News / Africa

    Six Chadian Peacekeepers Killed in CAR

    A French soldier looks on as a soldiers from the Multinational Force of Central Africa (FOMAC) drive past in Bangui, Dec. 26, 2013.
    A French soldier looks on as a soldiers from the Multinational Force of Central Africa (FOMAC) drive past in Bangui, Dec. 26, 2013.
    Reuters
    Six Chadian peacekeepers were killed by militia in the capital of Central African Republic during hours of sporadic fighting on Wednesday, a spokesman for the African Union peacekeeping mission (MISCA) said.

    The Chadians were attacked by “anti-balaka” militia in the Gabongo neighborhood of Bangui, near the airport, MISCA spokesman Eloi Yao told Reuters.

    Five of them were killed immediately on Wednesday during fighting in Bangui which displaced hundreds of people. The violence eased on Thursday as French peacekeepers took up positions on main roads near the airport and in troubled neighborhoods, though sporadic shooting was reported.

    “The number of Chadian soldiers killed has risen to six because one of them died from his wounds this morning,” Yao said.

    A Reuters reporter saw three civilian bodies on the streets of one northern neighborhood following Wednesday's fighting.

    The anti-balaka, a largely Christian self-defense militia whose name means “anti-machete,” has taken up arms against the mostly Muslim Seleka rebels who seized power in March and unleashed a wave of looting, rape and massacres.

    France deployed a 1,600-strong peacekeeping mission in its former colony in early December. Sporadic violence has continued despite the presence of the French and a nearly 4,000-strong African Union peacekeeping mission, and several peacekeepers have been killed.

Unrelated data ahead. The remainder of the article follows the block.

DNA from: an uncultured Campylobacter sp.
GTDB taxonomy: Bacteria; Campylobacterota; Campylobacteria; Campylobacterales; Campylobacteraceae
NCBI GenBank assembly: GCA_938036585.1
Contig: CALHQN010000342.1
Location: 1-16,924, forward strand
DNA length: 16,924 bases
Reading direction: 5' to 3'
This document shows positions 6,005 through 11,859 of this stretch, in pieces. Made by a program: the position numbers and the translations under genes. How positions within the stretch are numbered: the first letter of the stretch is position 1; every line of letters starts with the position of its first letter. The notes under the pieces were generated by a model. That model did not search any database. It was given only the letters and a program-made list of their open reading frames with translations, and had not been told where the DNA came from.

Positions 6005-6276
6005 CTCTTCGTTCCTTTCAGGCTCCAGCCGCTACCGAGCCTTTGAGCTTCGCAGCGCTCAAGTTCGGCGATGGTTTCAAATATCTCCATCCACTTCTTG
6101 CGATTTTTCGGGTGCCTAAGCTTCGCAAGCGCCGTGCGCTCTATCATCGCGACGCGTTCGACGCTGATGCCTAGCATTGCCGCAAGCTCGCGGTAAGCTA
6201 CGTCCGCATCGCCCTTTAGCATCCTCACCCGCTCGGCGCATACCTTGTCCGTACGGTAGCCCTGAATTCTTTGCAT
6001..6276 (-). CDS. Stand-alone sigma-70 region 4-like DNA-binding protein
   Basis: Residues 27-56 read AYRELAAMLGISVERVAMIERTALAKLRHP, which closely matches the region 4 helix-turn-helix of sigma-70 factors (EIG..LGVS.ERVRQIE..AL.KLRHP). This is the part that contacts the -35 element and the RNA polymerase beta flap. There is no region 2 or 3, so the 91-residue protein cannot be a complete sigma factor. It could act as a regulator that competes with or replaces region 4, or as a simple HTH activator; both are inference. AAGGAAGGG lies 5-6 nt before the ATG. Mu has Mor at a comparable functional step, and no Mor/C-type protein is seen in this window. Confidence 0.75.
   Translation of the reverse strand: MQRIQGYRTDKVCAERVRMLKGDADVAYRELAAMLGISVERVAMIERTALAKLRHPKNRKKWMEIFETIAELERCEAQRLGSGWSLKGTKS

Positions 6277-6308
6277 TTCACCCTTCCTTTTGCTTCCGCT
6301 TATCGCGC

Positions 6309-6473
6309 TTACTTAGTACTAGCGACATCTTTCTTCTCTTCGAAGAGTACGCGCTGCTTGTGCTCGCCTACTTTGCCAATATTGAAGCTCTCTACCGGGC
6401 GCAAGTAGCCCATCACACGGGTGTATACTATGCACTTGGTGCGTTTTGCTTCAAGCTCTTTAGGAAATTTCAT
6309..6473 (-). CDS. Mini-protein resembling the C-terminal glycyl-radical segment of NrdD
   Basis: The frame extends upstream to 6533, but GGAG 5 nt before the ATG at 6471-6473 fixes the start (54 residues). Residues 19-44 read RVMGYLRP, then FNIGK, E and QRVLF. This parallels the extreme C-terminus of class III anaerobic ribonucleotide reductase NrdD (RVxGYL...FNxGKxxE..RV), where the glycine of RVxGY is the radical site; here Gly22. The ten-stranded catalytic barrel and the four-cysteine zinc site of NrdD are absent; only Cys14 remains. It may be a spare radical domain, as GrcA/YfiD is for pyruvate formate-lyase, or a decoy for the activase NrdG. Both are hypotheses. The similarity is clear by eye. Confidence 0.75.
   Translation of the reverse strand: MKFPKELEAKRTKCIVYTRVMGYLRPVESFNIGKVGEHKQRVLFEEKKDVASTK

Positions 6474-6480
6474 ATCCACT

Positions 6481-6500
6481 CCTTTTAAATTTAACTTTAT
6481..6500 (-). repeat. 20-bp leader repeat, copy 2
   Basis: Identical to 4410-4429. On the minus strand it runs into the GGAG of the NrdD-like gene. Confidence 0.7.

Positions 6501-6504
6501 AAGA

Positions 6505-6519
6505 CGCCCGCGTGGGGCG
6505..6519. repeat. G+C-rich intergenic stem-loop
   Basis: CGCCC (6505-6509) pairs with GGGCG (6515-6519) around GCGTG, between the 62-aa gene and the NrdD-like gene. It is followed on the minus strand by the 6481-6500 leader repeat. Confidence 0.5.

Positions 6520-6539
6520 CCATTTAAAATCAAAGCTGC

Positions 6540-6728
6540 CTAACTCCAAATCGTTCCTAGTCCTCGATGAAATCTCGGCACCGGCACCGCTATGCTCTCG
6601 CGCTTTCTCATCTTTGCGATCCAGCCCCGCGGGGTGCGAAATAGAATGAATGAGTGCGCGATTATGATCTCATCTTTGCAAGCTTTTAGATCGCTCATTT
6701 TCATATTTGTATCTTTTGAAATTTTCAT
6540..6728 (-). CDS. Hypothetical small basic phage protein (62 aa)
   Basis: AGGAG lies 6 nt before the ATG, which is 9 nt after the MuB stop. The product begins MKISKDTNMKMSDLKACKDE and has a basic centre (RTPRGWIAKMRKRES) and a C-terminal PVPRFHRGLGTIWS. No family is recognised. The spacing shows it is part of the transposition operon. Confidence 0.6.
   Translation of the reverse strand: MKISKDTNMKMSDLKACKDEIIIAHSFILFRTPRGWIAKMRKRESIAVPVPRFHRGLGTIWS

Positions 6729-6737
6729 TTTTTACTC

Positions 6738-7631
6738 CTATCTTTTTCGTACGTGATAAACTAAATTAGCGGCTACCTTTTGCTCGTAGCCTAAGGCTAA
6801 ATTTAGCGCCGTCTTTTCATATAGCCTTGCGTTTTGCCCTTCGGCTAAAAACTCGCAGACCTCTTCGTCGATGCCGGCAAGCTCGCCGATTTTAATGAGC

The anti-balaka accuse Chadian forces of supporting the Seleka rebels, something Chad strongly denies.

    MISCA's commanding officer, Cameroon's Martin Tumenta Chomu, said on Tuesday the Chadian troops would be moved outside the capital to northern Central African Republic

    Colonel Gilles Jaron, spokesman for the French military, said tensions remained high in Bangui, following an increase in violence during the last week.

    He said France, which was protecting the airport and neighborhoods with its own citizens, was now also focusing on returning peace to flashpoints in the city, such as the Gabongo and Bacongo neighborhoods.

    France's force, codenamed Sangaris, has between 1,000 and 1,200 men stationed in Bangui, with the rest deployed in the interior of the country, he said.

    “The Sangaris force has not been the target of coordinated attacks. We are the target of sporadic shooting which we respond to each time,” he said.

    U.N. Secretary-General Ban Ki-moon is drafting plans for a possible U.N. peacekeeping mission in Central African Republic.

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